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Congress and Ethics

June 11, 1989

Both political parties have established "opposition research" teams to "collect potentially damaging information" on opponents in the next election (Part I, June 3). If the voters permit this perversion of the electoral process, they deserve the calamities that will ensue.

It is little wonder that the U.S. has slipped in the ranks of world leadership when our candidates for high office are more concerned with lining their own pockets and besmirching their enemies than with confronting the important issues of the day, such as homelessness, injustice, hunger, nuclear proliferation, arms control, and economic dislocation.

Our failure to solve these problems on terms favorable to our interests will lead to further erosion of our international standing, while the head of communications for the Republican Party smugly asserts that a mud-filled dossier on the opposition is "frankly the single best resource we can put in the hands of Republican candidates at all levels."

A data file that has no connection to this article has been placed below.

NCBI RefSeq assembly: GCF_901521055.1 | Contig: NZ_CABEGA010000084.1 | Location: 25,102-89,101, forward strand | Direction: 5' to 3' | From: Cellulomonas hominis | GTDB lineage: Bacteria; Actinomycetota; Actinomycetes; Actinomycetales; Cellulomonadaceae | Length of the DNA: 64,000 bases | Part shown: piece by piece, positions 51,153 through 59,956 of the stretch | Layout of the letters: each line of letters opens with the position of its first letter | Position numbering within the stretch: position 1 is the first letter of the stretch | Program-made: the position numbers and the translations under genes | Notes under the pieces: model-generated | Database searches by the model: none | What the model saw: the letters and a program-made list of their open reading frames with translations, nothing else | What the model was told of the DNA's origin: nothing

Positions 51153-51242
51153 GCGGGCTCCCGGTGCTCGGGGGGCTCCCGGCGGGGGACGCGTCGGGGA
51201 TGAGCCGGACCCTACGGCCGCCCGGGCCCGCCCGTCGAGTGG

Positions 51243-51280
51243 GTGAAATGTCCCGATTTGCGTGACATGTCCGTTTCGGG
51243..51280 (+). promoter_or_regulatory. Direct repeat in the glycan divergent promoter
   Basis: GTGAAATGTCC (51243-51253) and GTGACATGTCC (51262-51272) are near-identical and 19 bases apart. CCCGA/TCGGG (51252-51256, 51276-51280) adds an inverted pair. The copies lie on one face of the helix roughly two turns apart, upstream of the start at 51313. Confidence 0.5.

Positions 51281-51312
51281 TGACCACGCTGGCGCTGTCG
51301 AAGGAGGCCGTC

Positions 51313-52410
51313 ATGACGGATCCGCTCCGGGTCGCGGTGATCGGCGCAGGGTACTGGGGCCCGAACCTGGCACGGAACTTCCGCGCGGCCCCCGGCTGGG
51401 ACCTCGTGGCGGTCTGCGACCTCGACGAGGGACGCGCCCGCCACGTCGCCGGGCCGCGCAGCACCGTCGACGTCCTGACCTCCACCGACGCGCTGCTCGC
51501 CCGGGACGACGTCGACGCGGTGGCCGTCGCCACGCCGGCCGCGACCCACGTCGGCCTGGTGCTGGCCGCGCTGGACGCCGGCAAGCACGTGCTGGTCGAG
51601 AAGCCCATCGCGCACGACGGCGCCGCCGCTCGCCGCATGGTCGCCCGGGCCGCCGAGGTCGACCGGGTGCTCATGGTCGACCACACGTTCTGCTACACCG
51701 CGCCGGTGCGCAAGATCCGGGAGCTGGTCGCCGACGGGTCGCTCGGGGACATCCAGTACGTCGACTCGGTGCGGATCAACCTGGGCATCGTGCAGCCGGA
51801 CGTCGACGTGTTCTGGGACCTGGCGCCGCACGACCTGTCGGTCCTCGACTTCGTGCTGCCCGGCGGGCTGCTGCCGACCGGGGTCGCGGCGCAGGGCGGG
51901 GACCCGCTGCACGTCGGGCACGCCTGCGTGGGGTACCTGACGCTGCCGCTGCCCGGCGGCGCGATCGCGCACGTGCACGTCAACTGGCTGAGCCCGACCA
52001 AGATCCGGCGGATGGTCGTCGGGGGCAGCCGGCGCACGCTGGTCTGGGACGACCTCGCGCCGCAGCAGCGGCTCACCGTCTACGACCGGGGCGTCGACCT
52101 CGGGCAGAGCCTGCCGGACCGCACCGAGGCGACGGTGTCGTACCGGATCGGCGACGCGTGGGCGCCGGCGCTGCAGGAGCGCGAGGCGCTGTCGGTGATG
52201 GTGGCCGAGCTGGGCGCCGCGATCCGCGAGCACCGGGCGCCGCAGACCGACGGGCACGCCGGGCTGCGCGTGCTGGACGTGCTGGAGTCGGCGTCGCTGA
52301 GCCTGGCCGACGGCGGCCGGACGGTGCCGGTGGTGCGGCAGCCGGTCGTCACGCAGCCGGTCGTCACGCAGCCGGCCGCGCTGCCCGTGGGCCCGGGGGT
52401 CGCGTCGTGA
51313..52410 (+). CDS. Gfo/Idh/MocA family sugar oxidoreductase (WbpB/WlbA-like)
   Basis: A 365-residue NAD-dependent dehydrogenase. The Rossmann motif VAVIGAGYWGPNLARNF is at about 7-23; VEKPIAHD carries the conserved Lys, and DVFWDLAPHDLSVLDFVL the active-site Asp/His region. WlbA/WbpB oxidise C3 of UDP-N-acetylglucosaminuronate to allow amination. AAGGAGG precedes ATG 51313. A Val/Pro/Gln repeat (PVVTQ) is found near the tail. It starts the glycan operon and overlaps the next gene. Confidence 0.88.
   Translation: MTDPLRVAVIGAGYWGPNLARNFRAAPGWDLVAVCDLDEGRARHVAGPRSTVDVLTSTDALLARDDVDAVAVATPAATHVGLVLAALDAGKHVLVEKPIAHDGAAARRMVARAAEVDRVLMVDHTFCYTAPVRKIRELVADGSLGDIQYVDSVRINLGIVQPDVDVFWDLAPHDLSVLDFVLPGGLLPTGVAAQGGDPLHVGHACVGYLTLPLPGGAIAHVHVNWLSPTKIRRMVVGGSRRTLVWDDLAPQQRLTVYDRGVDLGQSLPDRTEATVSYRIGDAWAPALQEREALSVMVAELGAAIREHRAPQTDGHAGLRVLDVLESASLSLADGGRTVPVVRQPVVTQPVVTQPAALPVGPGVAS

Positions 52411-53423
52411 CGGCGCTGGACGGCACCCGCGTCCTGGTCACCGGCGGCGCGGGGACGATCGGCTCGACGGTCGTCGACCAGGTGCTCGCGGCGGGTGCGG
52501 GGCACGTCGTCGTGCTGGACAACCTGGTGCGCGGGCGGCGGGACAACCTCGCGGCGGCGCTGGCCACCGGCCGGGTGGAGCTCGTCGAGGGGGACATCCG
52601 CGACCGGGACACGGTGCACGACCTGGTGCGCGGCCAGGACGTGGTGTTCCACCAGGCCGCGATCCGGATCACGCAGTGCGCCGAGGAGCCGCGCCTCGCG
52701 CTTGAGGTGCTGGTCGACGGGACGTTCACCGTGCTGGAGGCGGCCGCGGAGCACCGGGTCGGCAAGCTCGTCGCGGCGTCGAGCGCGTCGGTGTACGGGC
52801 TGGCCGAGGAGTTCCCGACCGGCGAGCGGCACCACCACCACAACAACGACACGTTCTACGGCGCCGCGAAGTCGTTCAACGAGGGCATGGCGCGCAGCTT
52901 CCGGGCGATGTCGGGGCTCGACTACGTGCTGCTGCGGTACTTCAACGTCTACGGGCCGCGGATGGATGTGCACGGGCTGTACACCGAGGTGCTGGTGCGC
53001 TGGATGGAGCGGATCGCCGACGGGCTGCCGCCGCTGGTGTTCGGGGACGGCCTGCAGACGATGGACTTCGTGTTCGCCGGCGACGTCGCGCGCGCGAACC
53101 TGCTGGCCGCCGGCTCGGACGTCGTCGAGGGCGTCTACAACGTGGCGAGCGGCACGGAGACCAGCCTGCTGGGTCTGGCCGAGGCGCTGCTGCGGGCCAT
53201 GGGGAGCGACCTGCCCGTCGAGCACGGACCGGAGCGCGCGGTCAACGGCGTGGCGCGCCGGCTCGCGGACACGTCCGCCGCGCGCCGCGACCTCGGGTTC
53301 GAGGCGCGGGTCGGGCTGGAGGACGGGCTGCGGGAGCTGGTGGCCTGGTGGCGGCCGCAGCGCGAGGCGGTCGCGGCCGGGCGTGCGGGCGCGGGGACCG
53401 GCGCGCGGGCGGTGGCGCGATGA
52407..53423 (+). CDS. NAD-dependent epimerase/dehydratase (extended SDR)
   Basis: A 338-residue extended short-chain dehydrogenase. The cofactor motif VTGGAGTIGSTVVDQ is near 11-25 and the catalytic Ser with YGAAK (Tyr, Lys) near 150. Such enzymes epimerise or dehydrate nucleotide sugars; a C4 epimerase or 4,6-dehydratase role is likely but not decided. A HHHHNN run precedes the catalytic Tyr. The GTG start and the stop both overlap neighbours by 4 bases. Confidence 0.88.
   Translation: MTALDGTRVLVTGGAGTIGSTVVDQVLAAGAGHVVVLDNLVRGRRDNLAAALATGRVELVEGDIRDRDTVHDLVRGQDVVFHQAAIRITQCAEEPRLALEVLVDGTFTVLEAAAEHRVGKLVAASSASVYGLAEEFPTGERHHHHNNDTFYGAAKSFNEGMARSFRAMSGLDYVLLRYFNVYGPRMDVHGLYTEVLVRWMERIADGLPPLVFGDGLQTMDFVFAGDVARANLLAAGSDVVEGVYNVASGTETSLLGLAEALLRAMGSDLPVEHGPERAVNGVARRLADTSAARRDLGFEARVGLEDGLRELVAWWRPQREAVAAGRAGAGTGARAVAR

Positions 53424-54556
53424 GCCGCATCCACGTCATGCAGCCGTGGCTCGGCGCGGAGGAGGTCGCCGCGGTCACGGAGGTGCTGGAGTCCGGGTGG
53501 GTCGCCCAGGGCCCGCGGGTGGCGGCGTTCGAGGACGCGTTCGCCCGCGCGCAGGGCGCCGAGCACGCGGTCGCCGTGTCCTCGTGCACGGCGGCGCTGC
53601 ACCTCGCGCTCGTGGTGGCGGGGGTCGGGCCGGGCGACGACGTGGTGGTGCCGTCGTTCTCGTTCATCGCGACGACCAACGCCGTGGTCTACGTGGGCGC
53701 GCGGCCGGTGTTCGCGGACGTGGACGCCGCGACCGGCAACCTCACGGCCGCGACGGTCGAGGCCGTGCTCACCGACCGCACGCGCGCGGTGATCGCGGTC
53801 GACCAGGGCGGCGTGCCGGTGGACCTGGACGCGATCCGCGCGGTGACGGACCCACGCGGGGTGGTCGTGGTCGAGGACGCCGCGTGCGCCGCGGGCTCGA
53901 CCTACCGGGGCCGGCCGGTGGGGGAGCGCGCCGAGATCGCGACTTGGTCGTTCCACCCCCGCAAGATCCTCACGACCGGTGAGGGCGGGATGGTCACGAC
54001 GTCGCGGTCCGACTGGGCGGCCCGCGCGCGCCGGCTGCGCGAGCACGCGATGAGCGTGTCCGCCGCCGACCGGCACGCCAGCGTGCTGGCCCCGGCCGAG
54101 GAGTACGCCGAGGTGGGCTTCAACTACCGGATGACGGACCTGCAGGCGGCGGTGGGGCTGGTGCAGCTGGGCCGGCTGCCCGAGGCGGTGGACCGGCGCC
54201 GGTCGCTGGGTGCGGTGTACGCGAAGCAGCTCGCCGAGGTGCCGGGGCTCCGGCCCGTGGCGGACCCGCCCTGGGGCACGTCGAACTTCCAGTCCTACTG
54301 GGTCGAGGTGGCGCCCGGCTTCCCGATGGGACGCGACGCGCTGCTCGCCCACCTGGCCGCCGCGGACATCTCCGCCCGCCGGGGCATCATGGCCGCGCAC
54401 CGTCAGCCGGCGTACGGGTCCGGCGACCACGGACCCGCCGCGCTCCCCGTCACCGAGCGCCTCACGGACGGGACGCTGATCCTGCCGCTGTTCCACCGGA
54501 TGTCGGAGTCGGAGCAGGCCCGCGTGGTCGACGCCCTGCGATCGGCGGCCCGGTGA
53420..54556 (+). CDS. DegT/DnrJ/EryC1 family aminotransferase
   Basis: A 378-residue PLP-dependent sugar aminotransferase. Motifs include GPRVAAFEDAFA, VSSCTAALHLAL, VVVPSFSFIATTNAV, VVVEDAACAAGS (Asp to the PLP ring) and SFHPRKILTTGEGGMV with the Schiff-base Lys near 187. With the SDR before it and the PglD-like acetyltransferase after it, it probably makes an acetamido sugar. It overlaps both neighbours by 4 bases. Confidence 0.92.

Rather than starting their hand-wringing lamentations after the election, the American people (led perhaps by their self-appointed representatives of the press?) should demand that politicians quit acting like spoiled schoolchildren and begin debating the issues of global life and death. Registered voters should notify their respective party leaders that they will refuse to contribute to any candidate who spends more time and effort on mudslinging than on presenting positive answers to difficult issues.

"None of the above" should become a viable alternative when faced with candidates who know more about each other's boudoirs than about the European Economic Community.

Only by restoring some sense of what government is supposed to do will we regain the respect and admiration of the world. If congressmen would lift the public-opinion standing of their own institution, they could start by assuming the mantle of leadership they have been trampling in the dust.


Culver City

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